E-mail Scott
Scott's Links
About the Author
Opinion Archives
Social Media:
Google Plus
Monthly Archives:

January 2010
February 2010
March 2010
April 2010
May 2010
June 2010
July 2010
August 2010
September 2010
October 2010
November 2010
December 2010
January 2011
February 2011
March 2011
April 2011
May 2011
June 2011
July 2011
August 2011
September 2011
October 2011
November 2011
December 2011
January 2012
February 2012
March 2012
April 2012
May 2012
June 2012
July 2012
August 2012
September 2012
October 2012
November 2012
December 2012
January 2013
February 2013
March 2013
April 2013
May 2013
June 2013
July 2013
August 2013
September 2013
October 2013
November 2013
December 2013
January 2014
February 2014
March 2014
April 2014
May 2014
June 2014
July 2014
August 2014
September 2014
October 2014
November 2014
December 2014
January 2015
February 2015
March 2015
April 2015
May 2015
June 2015
July 2015
August 2015
September 2015
October 2015
November 2015
December 2015
January 2016
February 2016
March 2016
April 2016
May 2016
June 2016
July 2016
August 2016
September 2016
October 2016
November 2016
December 2016
January 2017
February 2017
March 2017
April 2017
May 2017

Powered by Blogger
Subscribe via RSS

Wednesday, March 3, 2010

The filibuster and the supermajority

Posted by Scott Tibbs at 4:30 AM (#)

It's no secret that Democrats in the U.S. Senate are thinking about getting rid of the Senate rule that requires a 60-vote supermajority to stop debate in the Senate. It was only five years ago that leading Democrats, including Vice President Joe Biden and President Barack Obama, attacked Republicans for considering changing the rules to allow a simple majority. Back in 2005, Democrats bitterly complained it represented the arrogance of power.

My, how times have changed. This isn't a complete surprise. The Democrats have been unable to pass health care "reform" despite controlling 60 votes in the Senate. When Scott Brown was elected in January, they lost the supermajority in the Senate and now have to get at least one Republican vote to stop debate and move forward.

Personally, I think it is good that the Senate is not efficient. Any time government acts to do anything, we lose part of our liberty. It may be a small sliver or it may be big, but some of our freedom is taken away. This is why it is good that there are mechanisms in place to slow things down and allow the minority party to obstruct legislation they believe to be harmful to the country. The Democrats were right to decry changing senate rules in 2005.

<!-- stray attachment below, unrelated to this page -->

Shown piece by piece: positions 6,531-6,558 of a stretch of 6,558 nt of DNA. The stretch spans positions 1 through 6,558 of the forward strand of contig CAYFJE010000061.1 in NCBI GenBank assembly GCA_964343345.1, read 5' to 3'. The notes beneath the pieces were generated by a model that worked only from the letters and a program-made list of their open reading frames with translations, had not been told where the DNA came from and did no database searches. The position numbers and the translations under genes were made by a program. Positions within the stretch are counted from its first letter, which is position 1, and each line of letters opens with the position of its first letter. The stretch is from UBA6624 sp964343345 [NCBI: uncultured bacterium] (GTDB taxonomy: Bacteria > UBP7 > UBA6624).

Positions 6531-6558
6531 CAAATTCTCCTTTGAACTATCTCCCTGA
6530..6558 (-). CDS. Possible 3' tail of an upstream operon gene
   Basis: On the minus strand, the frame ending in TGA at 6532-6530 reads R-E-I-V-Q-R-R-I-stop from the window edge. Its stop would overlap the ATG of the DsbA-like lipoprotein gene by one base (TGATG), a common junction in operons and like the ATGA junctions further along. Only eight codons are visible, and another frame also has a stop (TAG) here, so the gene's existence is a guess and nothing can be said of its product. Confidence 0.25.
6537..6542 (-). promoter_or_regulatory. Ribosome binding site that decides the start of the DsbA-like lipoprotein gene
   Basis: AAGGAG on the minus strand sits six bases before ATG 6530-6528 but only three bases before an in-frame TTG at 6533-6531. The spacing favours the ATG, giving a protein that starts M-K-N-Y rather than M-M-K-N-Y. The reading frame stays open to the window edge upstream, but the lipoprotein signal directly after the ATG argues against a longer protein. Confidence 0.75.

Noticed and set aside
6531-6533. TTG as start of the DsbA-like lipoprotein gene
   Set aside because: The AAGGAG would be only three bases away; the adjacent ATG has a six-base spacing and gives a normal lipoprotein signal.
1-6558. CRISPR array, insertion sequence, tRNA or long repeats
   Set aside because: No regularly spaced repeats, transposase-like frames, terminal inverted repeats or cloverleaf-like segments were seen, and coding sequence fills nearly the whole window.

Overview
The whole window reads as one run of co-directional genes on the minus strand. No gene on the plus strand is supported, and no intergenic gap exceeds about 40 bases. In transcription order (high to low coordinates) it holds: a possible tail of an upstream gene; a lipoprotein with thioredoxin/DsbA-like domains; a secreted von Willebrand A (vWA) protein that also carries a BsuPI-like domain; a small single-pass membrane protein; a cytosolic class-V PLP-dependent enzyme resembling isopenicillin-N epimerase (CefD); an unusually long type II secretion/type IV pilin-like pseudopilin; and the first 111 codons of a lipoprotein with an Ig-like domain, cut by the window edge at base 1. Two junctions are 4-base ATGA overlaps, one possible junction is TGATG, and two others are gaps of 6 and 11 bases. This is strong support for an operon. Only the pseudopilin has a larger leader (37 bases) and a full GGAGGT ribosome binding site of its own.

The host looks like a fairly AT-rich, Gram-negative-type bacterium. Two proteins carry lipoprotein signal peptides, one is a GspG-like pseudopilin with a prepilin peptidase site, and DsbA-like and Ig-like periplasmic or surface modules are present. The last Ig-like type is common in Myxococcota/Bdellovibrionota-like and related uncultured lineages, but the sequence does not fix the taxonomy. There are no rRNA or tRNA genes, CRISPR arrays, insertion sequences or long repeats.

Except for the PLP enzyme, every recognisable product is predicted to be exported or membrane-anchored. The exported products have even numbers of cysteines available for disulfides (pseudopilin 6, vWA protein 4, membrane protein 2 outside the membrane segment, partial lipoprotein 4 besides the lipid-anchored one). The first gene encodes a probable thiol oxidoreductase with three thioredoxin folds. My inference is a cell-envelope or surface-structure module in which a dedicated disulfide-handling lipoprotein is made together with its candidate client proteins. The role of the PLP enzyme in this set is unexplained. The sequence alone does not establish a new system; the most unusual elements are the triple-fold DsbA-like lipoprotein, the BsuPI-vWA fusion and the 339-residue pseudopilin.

In addition, Republicans were dangerously short-sighted five years ago. Just as a video with Democrats supporting the filibuster demonstrates their hypocrisy, Republicans are caught in a similar trap. No political party holds power in perpetuity, and it is critical for the majority party to think ahead and consider whether actions taken now - especially changes in Senate rules - could be harmful to them when they are eventually in the minority.

One of the complaints Democrats have is that the filibuster is being "overused." One possible solution is to demand a real filibuster, where Senators are required to occupy the floor and continue speaking. Once the minority party has no one to speak, a vote is taken. On matters of deep conviction, the minority party would be able to muster enough Senators to keep the debate going and the option exists to slow down the process.

Overall, the filibuster is a good thing. It prevents the majority from rashly pushing through legislation, and slowing down the process allows the American people to become educated on bad legislation. If the legislation being considered is a good idea and popular with the American people, then enough members of the minority party will allow a vote to take place out of concern for their own re-election. If Democrats change the rules now, they will have little room to complain if Republicans capture the Senate in November and use the rule change to their advantage.

Below are the rules for commenting on ConservaTibbs.com.

  1. A reasonable level of civility is expected. While it is expected that controversial political and social issues may generate heated debate, there are common-sense limits of civility that will be enforced.

  2. This blog is a family-friendly site. Therefore no cursing, profanity, vulgarity, obscenity, etc. will be allowed. This is a zero-tolerance rule and will result in automatic deletion of the offending post.

  3. Anonymity has greatly coarsened discourse on the Internet, so pseudonyms are discouraged but not forbidden. That said, any direct criticism of a person by name cannot be done anonymously. If you criticize someone, you have to subject yourself to the same level of scrutiny or the comment will be deleted.

  4. Please keep your comments relevant to the topic of the post.

  5. All moderation decisions are final. I may post an explanation or I may not, depending on the situation. If you have a question or a concern about a moderation decision, e-mail me privately rather than posting in the comments.

Thank you for your cooperation.